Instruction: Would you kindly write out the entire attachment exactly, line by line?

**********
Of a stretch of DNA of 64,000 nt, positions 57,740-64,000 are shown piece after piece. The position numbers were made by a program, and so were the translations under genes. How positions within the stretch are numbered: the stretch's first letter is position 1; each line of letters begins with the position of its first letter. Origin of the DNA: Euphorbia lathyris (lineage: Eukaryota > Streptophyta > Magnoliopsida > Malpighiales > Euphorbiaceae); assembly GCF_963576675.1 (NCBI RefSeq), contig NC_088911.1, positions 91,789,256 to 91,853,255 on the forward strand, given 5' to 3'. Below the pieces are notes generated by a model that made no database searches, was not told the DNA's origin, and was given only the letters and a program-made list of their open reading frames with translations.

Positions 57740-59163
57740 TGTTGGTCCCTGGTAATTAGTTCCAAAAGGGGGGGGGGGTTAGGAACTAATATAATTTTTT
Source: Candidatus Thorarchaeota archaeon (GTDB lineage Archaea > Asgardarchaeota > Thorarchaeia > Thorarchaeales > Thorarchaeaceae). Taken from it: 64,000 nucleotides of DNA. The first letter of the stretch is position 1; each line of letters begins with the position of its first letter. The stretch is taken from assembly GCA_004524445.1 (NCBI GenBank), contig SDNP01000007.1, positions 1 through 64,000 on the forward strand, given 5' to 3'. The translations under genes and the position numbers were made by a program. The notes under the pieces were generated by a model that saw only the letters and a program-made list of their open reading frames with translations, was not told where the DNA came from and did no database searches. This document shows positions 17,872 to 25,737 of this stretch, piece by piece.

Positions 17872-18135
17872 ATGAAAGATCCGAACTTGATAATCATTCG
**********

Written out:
Of a stretch of DNA of 64,000 nt, positions 57,740-64,000 are shown piece after piece. The position numbers were made by a program, and so were the translations under genes. How positions within the stretch are numbered: the stretch's first letter is position 1; each line of letters begins with the position of its first letter. Origin of the DNA: Euphorbia lathyris (lineage: Eukaryota > Streptophyta > Magnoliopsida > Malpighiales > Euphorbiaceae); assembly GCF_963576675.1 (NCBI RefSeq), contig NC_088911.1, positions 91,789,256 to 91,853,255 on the forward strand, given 5' to 3'. Below the pieces are notes generated by a model that made no database searches, was not told the DNA's origin, and was given only the letters and a program-made list of their open reading frames with translations.

Positions 57740-59163
57740 TGTTGGTCCCTGGTAATTAGTTCCAAAAGGGGGGGGGGGTTAGGAACTAATATAATTTTTT
Source: Candidatus Thorarchaeota archaeon (GTDB lineage Archaea > Asgardarchaeota > Thorarchaeia > Thorarchaeales > Thorarchaeaceae). Taken from it: 64,000 nucleotides of DNA. The first letter of the stretch is position 1; each line of letters begins with the position of its first letter. The stretch is taken from assembly GCA_004524445.1 (NCBI GenBank), contig SDNP01000007.1, positions 1 through 64,000 on the forward strand, given 5' to 3'. The translations under genes and the position numbers were made by a program. The notes under the pieces were generated by a model that saw only the letters and a program-made list of their open reading frames with translations, was not told where the DNA came from and did no database searches. This document shows positions 17,872 to 25,737 of this stretch, piece by piece.

Positions 17872-18135
17872 ATGAAAGATCCGAACTTGATAATCATTCG